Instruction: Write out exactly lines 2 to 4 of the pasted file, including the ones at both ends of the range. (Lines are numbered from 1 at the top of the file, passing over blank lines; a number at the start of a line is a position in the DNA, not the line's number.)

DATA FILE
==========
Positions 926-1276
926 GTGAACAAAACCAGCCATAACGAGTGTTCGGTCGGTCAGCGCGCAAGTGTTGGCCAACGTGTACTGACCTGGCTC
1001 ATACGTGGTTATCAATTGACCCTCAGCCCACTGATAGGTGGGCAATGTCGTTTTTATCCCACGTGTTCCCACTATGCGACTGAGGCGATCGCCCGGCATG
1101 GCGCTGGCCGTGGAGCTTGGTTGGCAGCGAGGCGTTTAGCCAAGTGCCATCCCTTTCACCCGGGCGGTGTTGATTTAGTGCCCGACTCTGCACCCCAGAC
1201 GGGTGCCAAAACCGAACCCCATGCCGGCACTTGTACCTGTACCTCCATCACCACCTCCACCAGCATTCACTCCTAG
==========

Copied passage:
926 GTGAACAAAACCAGCCATAACGAGTGTTCGGTCGGTCAGCGCGCAAGTGTTGGCCAACGTGTACTGACCTGGCTC
1001 ATACGTGGTTATCAATTGACCCTCAGCCCACTGATAGGTGGGCAATGTCGTTTTTATCCCACGTGTTCCCACTATGCGACTGAGGCGATCGCCCGGCATG
1101 GCGCTGGCCGTGGAGCTTGGTTGGCAGCGAGGCGTTTAGCCAAGTGCCATCCCTTTCACCCGGGCGGTGTTGATTTAGTGCCCGACTCTGCACCCCAGAC